“Last Christmas I gave the John Harding novel “One Big Damn Puzzler” to my wife as a Santa gift. She read it and told me I had to read it, for its laughs and oddities, and its anti-American (or, really, anti-modern world) slant, and because so many of the scenes had stuck with her. This last week I read the 200K-word book, and my wife was spot on: this novel has so many odd adventures, characters, and themes inside, that I shall remember it, and its “idea” of life vs. art vs. existential breadth, for a long time.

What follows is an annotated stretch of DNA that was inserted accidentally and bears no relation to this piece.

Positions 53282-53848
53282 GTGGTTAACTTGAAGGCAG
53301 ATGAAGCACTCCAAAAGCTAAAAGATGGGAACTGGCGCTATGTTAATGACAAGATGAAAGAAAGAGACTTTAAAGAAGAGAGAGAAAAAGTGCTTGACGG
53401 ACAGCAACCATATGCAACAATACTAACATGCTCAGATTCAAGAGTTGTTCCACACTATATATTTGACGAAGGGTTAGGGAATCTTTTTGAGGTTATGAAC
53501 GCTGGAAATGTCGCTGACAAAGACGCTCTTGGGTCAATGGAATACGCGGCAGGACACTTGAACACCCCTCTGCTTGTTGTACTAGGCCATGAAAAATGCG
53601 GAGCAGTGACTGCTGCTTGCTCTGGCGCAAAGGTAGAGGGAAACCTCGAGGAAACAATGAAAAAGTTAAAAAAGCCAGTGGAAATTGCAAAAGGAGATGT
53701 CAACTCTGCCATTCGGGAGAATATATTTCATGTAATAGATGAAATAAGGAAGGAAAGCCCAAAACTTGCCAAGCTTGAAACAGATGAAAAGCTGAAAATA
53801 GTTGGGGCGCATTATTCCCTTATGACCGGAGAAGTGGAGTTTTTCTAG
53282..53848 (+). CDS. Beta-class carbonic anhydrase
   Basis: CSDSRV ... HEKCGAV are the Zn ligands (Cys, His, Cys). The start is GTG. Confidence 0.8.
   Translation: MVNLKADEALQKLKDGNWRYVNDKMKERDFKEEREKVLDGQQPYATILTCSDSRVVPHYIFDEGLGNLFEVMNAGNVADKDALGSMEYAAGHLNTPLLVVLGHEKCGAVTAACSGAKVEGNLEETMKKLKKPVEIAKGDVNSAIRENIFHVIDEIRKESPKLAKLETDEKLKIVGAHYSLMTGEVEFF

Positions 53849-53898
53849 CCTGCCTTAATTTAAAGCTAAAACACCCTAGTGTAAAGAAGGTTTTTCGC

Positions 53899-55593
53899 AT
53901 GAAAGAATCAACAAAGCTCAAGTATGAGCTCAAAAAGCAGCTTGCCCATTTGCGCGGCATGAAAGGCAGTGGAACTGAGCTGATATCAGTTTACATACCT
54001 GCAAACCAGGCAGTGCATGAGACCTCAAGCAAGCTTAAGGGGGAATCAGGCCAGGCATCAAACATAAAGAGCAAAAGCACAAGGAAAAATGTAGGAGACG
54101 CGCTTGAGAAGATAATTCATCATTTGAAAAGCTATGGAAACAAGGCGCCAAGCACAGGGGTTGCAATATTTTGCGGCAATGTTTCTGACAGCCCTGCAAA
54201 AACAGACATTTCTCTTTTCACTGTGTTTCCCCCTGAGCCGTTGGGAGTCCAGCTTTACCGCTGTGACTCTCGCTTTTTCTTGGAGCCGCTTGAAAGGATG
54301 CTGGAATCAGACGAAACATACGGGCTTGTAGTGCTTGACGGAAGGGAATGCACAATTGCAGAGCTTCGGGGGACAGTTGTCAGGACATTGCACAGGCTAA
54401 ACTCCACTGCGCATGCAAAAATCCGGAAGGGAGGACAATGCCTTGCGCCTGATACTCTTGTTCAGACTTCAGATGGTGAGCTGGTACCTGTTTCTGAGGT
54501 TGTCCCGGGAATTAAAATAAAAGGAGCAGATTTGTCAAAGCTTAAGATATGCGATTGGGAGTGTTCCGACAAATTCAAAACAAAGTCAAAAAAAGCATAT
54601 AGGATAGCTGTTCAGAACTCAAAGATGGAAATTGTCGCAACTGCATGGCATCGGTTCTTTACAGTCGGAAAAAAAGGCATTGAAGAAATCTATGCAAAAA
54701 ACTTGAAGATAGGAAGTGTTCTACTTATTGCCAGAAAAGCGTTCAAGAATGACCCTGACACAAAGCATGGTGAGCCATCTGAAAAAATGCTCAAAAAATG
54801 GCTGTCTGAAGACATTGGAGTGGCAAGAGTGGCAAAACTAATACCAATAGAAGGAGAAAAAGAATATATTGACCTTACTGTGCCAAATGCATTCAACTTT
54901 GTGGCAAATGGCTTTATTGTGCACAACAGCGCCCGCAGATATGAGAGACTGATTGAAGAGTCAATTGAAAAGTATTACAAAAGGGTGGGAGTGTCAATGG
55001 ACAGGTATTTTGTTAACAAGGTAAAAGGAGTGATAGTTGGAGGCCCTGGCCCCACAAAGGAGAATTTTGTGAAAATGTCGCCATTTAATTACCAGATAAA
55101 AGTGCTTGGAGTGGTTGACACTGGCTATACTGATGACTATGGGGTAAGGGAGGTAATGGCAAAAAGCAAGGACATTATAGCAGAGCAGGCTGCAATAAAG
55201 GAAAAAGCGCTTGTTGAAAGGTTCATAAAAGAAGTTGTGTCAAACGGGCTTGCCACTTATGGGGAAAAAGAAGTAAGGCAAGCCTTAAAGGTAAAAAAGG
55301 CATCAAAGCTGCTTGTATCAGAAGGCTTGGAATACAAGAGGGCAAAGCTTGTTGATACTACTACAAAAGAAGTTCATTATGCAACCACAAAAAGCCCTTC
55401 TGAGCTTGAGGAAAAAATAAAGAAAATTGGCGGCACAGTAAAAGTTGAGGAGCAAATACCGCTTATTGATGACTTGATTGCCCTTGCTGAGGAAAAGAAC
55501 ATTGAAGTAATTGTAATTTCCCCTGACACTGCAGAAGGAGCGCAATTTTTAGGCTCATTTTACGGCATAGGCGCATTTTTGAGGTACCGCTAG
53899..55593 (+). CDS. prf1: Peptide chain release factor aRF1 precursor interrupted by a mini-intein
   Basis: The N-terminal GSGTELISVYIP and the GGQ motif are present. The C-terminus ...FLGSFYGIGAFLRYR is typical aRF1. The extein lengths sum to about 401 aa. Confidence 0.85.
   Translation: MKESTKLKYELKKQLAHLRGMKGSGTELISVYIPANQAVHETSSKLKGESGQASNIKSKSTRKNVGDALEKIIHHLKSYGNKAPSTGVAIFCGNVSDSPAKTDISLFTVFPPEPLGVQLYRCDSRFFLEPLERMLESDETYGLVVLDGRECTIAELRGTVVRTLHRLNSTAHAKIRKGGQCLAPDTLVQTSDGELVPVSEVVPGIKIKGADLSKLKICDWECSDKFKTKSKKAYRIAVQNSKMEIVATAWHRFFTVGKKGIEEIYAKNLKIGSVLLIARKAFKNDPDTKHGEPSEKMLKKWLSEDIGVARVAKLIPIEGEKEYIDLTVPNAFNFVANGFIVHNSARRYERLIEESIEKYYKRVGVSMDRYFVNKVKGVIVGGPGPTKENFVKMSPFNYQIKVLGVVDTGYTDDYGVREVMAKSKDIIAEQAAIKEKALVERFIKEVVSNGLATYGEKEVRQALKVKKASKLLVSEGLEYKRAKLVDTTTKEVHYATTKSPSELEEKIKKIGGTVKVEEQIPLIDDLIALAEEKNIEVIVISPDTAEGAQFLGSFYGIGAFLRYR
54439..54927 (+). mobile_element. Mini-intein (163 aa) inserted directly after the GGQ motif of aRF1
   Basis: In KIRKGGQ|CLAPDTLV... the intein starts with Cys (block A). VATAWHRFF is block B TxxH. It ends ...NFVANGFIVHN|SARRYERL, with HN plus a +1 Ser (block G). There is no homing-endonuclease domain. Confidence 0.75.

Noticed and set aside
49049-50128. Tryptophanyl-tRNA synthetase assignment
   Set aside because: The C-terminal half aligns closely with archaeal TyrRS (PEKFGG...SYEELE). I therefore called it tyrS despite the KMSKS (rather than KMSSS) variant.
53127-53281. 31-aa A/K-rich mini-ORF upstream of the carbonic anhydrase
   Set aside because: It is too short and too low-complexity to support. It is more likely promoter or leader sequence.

On a small Pacific island, Managua, one of the village elders — and its only literate member — is translating “Hamlet” into the local pidgin English, a language “gift” from the American army that had used the north half of the island as an aerial bomb proving ground. Enter William Hardt, American foreign-claims attorney, who descends on the island to get them compensation for the harm that America has done to the island, and the so-many-legless people (from late-exploding ordnance).
What Hardt discovers is a society that is entirely unreliant on the outside world, and which has its own view of life, death, sex, society, and love. While many fine scenes exist for excerpt, one of the shining lights in the novel is the Shakespeare-to-vernacular that Harding has accomplished for Hamlet’s soliloquy.”
Mark Beyer wrote this review Wednesday, December 19, 2012.